Reference to June 4 Tiananmen Massacre Leads to TV Station Suspensions
The news that Shenzhen Satellite TV has suspended several senior management staff—reportedly because of a reference to the 1989 Tiananmen Square massacre—has spread rapidly via the Internet.
A phrase appearing on a talk show is thought to be the cause of the suspensions. The incident followed on the heels of the withdrawal of a cartoon from the Southern Metropolis Daily, a popular newspaper that alluded to the 21st anniversary of the massacre.
According to an unconfirmed report received by Radio France Internationale, several senior management staff of Shenzhen Radio, Film, and Television, including CEO Wang Maoliang, and Chief Editor Chen Juncong, have been suspended and put under investigation. The actions are due to the appearance of the phrase “Vindicate June 4” on the talk show “30 Minutes at Noon,” broadcast by Shenzhen Satellite TV.
Ye Du, a Guangzhou-based Internet contributor, indicated that in a snapshot image, a group of young people were having a discussion, seated around a table. One of them wore a T-shirt with the controversial phrase on the back, according to a report on June 3 by Radio Free Asia (RFA).
Ye believes the content of the talk show had nothing to do with the June 4, 1989, massacre and that the incident was a result of the program production team’s negligence. Nevertheless, the incident is being treated as a grave issue by Chinese authorities, and it’s likely that they will take extreme measures.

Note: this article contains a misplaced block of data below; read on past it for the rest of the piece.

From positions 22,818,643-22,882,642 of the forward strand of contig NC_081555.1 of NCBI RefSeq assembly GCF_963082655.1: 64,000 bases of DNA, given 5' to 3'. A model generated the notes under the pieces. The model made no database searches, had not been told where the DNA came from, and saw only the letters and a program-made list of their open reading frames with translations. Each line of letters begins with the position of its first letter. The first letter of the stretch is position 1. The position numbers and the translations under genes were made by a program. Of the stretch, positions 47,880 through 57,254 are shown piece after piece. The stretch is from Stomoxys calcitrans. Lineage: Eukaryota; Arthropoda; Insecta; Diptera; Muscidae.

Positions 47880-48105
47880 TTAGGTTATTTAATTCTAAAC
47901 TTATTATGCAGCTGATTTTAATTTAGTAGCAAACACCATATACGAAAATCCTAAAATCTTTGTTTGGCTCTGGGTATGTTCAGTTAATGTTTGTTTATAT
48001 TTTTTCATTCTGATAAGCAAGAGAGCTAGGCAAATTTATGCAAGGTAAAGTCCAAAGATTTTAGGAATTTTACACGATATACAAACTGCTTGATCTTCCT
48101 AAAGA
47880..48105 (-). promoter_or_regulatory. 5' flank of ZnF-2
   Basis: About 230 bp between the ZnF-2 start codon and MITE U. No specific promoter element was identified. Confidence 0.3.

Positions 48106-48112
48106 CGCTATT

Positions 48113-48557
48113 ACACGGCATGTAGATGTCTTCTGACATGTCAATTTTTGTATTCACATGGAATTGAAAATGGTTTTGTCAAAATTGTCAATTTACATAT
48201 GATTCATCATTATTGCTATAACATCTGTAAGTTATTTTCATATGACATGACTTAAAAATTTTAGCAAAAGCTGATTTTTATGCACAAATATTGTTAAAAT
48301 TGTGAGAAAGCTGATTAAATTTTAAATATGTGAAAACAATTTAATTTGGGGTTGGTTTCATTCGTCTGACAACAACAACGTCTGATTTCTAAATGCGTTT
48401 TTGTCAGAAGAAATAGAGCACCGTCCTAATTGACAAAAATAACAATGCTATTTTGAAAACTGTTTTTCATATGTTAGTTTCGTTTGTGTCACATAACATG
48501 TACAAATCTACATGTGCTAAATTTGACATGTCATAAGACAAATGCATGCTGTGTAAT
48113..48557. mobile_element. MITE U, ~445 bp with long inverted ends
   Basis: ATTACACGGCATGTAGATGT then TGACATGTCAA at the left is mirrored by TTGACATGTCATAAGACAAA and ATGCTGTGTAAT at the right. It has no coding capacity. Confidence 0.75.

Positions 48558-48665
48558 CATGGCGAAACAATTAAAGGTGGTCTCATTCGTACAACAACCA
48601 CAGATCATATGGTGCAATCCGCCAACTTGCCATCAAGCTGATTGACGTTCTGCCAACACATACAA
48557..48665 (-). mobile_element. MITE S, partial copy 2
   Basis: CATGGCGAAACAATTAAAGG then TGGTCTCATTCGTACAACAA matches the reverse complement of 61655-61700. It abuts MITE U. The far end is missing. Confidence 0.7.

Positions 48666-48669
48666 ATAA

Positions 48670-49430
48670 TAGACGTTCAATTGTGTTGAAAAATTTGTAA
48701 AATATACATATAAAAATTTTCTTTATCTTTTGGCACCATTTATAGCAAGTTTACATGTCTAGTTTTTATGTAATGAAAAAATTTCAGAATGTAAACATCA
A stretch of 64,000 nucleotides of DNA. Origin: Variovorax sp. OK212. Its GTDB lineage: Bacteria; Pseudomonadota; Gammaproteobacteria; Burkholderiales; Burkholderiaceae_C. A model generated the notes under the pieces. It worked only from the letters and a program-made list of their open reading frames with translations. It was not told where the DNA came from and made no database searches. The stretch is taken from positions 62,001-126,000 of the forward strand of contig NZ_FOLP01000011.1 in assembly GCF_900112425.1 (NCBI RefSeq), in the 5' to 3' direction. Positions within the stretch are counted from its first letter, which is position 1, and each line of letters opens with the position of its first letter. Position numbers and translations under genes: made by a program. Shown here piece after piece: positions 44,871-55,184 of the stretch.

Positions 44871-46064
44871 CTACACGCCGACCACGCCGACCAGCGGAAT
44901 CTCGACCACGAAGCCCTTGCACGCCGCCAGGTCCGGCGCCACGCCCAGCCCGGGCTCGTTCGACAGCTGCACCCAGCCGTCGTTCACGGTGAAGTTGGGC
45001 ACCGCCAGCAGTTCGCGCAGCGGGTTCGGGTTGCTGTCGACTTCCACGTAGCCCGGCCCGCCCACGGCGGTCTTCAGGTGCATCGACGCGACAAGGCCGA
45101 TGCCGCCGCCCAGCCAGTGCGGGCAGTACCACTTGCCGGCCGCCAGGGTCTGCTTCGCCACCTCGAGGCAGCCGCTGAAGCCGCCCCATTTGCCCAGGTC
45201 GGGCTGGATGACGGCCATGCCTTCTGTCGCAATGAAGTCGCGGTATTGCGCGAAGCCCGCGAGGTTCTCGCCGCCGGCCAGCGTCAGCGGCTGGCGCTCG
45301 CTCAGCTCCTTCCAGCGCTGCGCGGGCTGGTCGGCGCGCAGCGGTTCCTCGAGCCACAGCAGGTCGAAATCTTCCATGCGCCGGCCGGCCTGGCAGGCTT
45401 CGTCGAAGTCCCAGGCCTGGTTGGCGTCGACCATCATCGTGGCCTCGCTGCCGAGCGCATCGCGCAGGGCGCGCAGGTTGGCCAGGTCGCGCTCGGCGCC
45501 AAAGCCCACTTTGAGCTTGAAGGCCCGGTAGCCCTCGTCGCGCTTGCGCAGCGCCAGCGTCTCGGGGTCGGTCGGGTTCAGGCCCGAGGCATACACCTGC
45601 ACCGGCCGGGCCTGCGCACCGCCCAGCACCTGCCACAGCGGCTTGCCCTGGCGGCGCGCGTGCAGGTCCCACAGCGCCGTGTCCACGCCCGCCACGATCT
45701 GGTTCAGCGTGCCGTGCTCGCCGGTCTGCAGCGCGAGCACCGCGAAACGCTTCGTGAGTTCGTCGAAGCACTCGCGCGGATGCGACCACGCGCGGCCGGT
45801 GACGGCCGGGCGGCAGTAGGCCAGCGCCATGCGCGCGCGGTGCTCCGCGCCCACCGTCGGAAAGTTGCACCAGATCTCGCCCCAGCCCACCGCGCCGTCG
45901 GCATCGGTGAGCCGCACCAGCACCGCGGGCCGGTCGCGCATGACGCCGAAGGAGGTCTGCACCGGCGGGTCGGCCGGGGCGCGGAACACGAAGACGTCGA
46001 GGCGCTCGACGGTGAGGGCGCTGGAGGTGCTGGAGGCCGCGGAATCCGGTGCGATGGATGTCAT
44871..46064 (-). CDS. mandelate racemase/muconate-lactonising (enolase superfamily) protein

RFA called Shenzhen Satellite TV to confirm the incident, but was unable to obtain information.
An anonymous official from the Guangdong Provincial Propaganda Department indicated that Shenzhen Satellite TV was the first media in the country that advocated for the vindication of victims of the June 4 incident, a sensitive issue for the Chinese leadership.
In another event related to June 4, RFA reported that Zhang Jiankang, a Xian-based human rights lawyer; Xiaoming Ma, a human rights activist; and Yang Hai, a democratic movement activist, were forced to leave the area by local authorities on Thursday, presumably to prevent them from collaborating around this time period.
Boxun, in a June 3 report, aired the viewpoint that the suspension of those responsible for the broadcast is a way to further quash the continued controversy over the Tiananmen Square massacre, as well as serve as a warning to others not to cause trouble.
During the June 4 anniversary period, all media outlets in China are closely monitored. Reporting on the topic is strictly banned by the regime, which maintains that due to anti-communist sentiment, details of the event have been grossly exaggerated worldwide.
However, eyewitness accounts and the personal testimony of victims persist in refuting the regime’s claims.
Read the original Chinese article.